Saturday, February 19, 2011

That Time of the Night

Now:

It’s a Saturday night and I’ve had my fill of morality plays and constructed subjectivity for one night. It’s been a while since I’ve written about books. I suppose that’s either because there’s no time or because I'm lazy. I'm not going to make a decision tree. I’m trying to sneak peaks at Brighton Rock in preparation for the Rowan Joffe film, and Alexandra Harris’ Romantic Moderns but without much continued success.

Book-Related:

A few weeks ago I spoke with Penguin Great Ideas superstar designer David Pearson in an interview for the Cherwell. I found a fellow-enthusiast in David; both of us fans of Penguin’s elegant volumes. In fact I’ve been a longtime Penguin groupie. (They have a good backlist and their visual art is impeccable. And the postcards...) I’ve begun a small collection of grande dames: Nancy Mitford, Rose Macaulay, Iris Murdoch, Muriel Spark. My favorite title is one I picked up in Woodstock last December, Reading for Profit.



I hoped that it would spell a sure way to find a job that enabled me to read and get paid obscene amounts of money for it. Instead it is a series of lectures on literature given by an Allied prisoner of war during the Second World War. Close guess.

The Sweetness of Life now is:

Late night glass of red; Iron & Wine; A bout de soufflĂ© tomorrow; remembering a small boy yelling on the street at the top of his lungs ‘Will anybody find meeeeeeeee somebody to love’ this afternoon; the prospect of running in the crisp misted parks tomorrow morning; visitors coming from Seattle this Thursday to nest in a warm attic -

Tuesday, February 15, 2011

Ides of February


The blog was ready for a change. This wallpaper looks a bit garish now, but this looks vaguely Bloomsburyish.

Mid-February already, and we’re in fifth week. Shockingly, this means only three more weeks until the Easter vacation and Ireland, a house in the backwater of Killarney. The weather has been suitably miserable. Hilary is the dark term. Everyone is willing to hunker down in their rooms until Trinity, which begins in April around the time of the Royal Wedding. I haven’t done much aside from work (and avoid it by walking up and down the stairs). Reading Chaucer has led to Thomas Hoccleve and his Marian lyrics. With scattered showers of literary theory every odd Thursday. I may throw over everything in favour of Brighton Rock.

The snowdrops are out, and that means spring. (Does it?) Morning and evening birds sing. They weren’t there two weeks ago.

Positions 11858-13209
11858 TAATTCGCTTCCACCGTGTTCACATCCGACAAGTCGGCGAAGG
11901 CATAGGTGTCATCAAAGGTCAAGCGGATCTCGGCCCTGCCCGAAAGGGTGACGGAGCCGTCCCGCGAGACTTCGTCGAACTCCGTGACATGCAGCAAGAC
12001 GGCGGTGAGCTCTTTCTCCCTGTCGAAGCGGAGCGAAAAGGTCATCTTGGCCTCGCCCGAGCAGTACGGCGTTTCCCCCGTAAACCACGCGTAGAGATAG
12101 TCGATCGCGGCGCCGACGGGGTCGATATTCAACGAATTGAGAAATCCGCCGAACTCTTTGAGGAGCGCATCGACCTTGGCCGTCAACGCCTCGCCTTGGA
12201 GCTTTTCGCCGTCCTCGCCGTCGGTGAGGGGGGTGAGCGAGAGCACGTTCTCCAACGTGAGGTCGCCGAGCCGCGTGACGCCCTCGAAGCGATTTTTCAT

Last Saturday night I found I had grown restless and ached to move about. Leaving college with three friends, we walked to Port Meadow just before ten and crossed onto it while the moon and the stars were still out. Cassiopeia was visible, and the Plough (the Big Dipper). Horses loomed next to the stile we crossed onto the meadow, just on the edge of Jericho, only fifteen minutes on foot from the center of town. They watched us warily, and moved heavily like rhinos. Over the bridge; the Cherwell at night; the canal boats moored, several of them with lights on behind frowsy curtains; the river life. We stopped at the Perch for a pint, returned as the clouds washed over, and, stiff-legged, took a chocolate digestible before bed.

Sunday, February 6, 2011

I read, much of the night, and go south in the winter

The wind has been howling these three days. Anna said it reminds her of change. To me it seems like madness.

The play finished last night and it has been a spectacular run. We sold all but three tickets in the week and were supported by professors, lecturers, college members, friends, strangers. I think, astoundingly, we made a profit.

I’ve been reading T.S. Eliot and I’ve concluded that April is not the cruelest month, February is. Nothing can be more dead than it is now. Where are the roots that clutch/What branches grow/ Out of this stony rubbish?...

And my favorite part:

There is shadow under this red rock
(Come in under the shadow of this red rock)
And I will show you something different from either
Your shadow at morning striding behind you
Or your shadow at evening rising to meet you;
I will show you fear in a handful of dust.

Tuesday, February 1, 2011

Nous Theatre Proudly Presents



“In every corner of being myself there is a little of you left and now I must start to lose it.”

A white librarian and a coloured schoolteacher in South Africa in the 1960s discover their love is easily fractured by apartheid.

On a bare stage, the pastiche of conversations and monologues mirrors the changeability of human connection: of suddenly discovered sympathies and the chasms created by misunderstanding and shame. Fugard’s play shows the painful truth that apartheid’s most exacting humiliation was the stripping of dignity and selfhood. In sparse, resonant language the truth is clear: there can be no intimacy where there is no equality.

Tonight – after weeks of planning and fretting – is the opening night of Nous Theatre’s production of Athol Fugard’s Statements Taken After an Arrest Under the Immorality Act! It’s hard to believe somehow it's gone from germinating idea about forming a company to box office tickets already. It's been a privilege.

I’ve seen the play twice through and it’s a gutsy, intimate drama. As Marketing Director, it’s my proud duty to let people know about the play, so if you’re in the Oxford area come see Statements at the Burton Taylor Theatre from Feb 1-5th at 7.30. You really can’t have anything better to do.

Book tickets here

More information at our website and our Facebook page.

You can read Milja Fenger’s (director) interview with Athol Fugard here.